Step 2 The matrix shown as D above then normalized to form the matrix, using the normalization method

for i = 1, 2···, m; j = 1, 2,··· n.

Step 3 Calculate the weighted normalized decision matrix. First, we need the weights. Weights can come from either the decision maker or by computation using a scheme such as AHP with the pairwise comparisons [15] . The sum of the weights over all attributes must equal 1 regardless of the method used. Multiply the weights to each of the column entries in the matrix from Step 2 to obtain the matrix, T.

Step 4 Determine the worst alternative (Aw) and the best alternative (Ab): Examine each attribute’s column and select the largest and smallest values appropriately. If the values imply larger is better (profit) then the best alternatives are the largest values and if the values imply smaller is better (such as cost) then the best alternative is the smallest value.

where associated with the criteria having a positive impact, and associated with the criteria having a negative impact.

We suggest that if possible make all entry values in terms of positive impacts.

Step 5 Calculate the L2-distance between the target alternative i and the worst condition Aw

and the distance between the alternative i and the best condition Ab

where diw and dib are L2-norm distances from the target alternative i to the worst and best conditions, respectively.

Step 6 Calculate the similarity to the worst condition:


Siw = 1 if and only if the alternative solution has the worst condition; and Siw = 0 if and only if the alternative solution has the best condition.

Step 7 Rank the alternatives according to their value from.

2.2. TOPSIS Uses and Applications

While TOPSIS can be used by individuals working on straightforward decisions, TOPSIS is most useful where teams of people are working on complex problems, especially those with high stakes, involving human perceptions and judgments, whose resolutions have long-term repercussions. It has unique advantages when important elements of the decision are difficult to quantify or compare, or where communication among team members is impeded by their different specializations, terminologies, or perspectives.

Decision situations to which the TOPSIS might be applied include:

• Choice―The selection of one alternative from a given set of alternatives, usually where there are multiple decision criteria involved.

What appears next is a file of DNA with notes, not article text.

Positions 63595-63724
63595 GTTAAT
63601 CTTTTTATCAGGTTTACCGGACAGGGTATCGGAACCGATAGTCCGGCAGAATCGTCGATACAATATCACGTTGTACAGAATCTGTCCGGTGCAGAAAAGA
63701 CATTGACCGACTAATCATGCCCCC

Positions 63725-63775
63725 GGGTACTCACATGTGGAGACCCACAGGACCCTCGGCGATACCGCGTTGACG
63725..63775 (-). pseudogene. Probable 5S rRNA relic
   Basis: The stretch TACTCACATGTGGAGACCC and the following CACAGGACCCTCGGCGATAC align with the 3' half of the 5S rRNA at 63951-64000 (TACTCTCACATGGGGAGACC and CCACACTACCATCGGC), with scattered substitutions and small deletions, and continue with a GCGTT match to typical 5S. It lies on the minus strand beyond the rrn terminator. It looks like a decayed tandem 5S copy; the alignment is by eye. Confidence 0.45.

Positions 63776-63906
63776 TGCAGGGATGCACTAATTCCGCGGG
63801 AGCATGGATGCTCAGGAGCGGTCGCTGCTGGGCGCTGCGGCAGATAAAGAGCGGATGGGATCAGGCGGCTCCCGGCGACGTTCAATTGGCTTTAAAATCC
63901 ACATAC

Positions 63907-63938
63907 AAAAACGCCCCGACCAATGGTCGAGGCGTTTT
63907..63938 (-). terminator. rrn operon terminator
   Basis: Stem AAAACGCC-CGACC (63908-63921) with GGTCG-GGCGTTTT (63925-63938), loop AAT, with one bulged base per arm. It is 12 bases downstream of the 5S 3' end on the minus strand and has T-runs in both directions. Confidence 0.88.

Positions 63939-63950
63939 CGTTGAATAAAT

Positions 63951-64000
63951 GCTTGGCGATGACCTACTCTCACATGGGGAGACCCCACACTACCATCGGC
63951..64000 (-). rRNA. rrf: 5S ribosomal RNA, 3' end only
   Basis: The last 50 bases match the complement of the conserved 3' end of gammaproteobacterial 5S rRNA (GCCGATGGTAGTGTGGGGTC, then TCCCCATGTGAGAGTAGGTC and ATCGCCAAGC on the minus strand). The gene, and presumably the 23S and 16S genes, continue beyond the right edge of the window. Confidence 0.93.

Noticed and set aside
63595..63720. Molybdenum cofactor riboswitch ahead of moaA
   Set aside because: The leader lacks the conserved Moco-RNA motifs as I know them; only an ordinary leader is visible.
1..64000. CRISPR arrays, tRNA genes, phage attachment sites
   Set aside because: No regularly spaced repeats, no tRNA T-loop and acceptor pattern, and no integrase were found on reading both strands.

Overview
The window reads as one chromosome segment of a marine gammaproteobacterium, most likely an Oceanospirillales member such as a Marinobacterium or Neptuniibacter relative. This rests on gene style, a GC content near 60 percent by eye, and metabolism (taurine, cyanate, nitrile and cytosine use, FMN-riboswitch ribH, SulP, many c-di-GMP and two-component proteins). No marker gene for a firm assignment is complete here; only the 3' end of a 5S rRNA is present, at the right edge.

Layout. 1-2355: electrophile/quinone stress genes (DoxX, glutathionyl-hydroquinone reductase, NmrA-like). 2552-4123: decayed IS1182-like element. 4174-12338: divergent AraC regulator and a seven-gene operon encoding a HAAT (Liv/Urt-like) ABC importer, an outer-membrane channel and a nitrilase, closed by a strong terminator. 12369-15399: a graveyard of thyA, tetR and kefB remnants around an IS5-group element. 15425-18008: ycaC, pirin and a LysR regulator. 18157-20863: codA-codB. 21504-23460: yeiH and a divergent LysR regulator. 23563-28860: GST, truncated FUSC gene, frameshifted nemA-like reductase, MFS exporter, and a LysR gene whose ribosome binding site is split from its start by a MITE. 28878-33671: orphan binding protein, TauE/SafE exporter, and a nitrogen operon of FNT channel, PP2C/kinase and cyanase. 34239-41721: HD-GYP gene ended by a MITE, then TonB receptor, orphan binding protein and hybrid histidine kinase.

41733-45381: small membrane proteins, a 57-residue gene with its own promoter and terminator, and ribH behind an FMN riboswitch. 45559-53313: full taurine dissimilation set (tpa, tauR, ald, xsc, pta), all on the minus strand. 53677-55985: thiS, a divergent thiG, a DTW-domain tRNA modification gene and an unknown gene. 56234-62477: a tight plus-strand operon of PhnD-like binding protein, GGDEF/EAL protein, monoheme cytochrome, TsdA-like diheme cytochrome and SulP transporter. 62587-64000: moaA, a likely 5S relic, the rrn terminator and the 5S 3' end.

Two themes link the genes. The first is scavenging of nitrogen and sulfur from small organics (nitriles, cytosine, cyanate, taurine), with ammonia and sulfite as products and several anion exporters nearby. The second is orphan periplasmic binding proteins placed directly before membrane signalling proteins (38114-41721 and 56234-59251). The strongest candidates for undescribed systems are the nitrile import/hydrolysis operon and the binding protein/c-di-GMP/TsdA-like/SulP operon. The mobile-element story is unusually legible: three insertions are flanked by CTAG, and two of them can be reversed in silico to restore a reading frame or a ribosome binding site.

Ranking―Putting a set of alternatives in order from most to least desirable.

• Prioritization―Determining the relative merit of members of a set of alternatives, as opposed to selecting a single one or merely ranking them.

Resource allocation―Apportioning resources among a set of alternatives.

Benchmarking―Comparing the processes in one's own organization with those of other best-of-breed organizations.

Quality management―Dealing with the multidimensional aspects of quality and quality improvement.

Conflict resolution―Settling disputes between parties with apparently incompatible goals or positions.

3. Applications to Noordin Dark Network

We will illustrate using the Noordin Dark Network with graphical network depicted in Figure 1.

We obtained all the outputs from ORA and a summary of Key Node analysis as shown in Table1 Table 1 shows different key nodes across the metrics. The four main centralities are italicized.

We extracted the actual metric values from the output of ORA for the 20 nodes across these key metrics. Table 2 provides these metrics values from ORA for the top 20 nodes (size: 79 nodes, density: 0.0879585) for eight outputs initially identified by ORA. First, we performed analysis using all eight metric as decision criteria. Next, we performed the analysis with only the main four centrality measures as decision criteria.

We use the decision weights from our AHP template program (unless a real decision maker gives us their own weights) and find the eigenvectors for our eight metrics as shown in Table 3 displaying the pairwise comparison,

Figure 1. ORA’s trust network from noordin’s seventy-nine node dark network.

Table 1. ORA’s key nodes from the Noordin Dark Network.

Table 2. Summary of ORA’s output for Noordin Dark Network for the 8 criterion.

Table 3. Decision pairwise matrix and decision weights.

the consistency ratio (CR must be less than 0.1) and the resulting eigenvectors [16] .

We take all these output metrics from ORA and perform steps 2 - 7 of TOPSIS to obtain the following raw and then ordered outputs shown in Table4

We repeated the analysis using only the four main centrality measures. Table 5 shows the decision matrix and weights with a CR = 0.02846 (which is less than 0.1).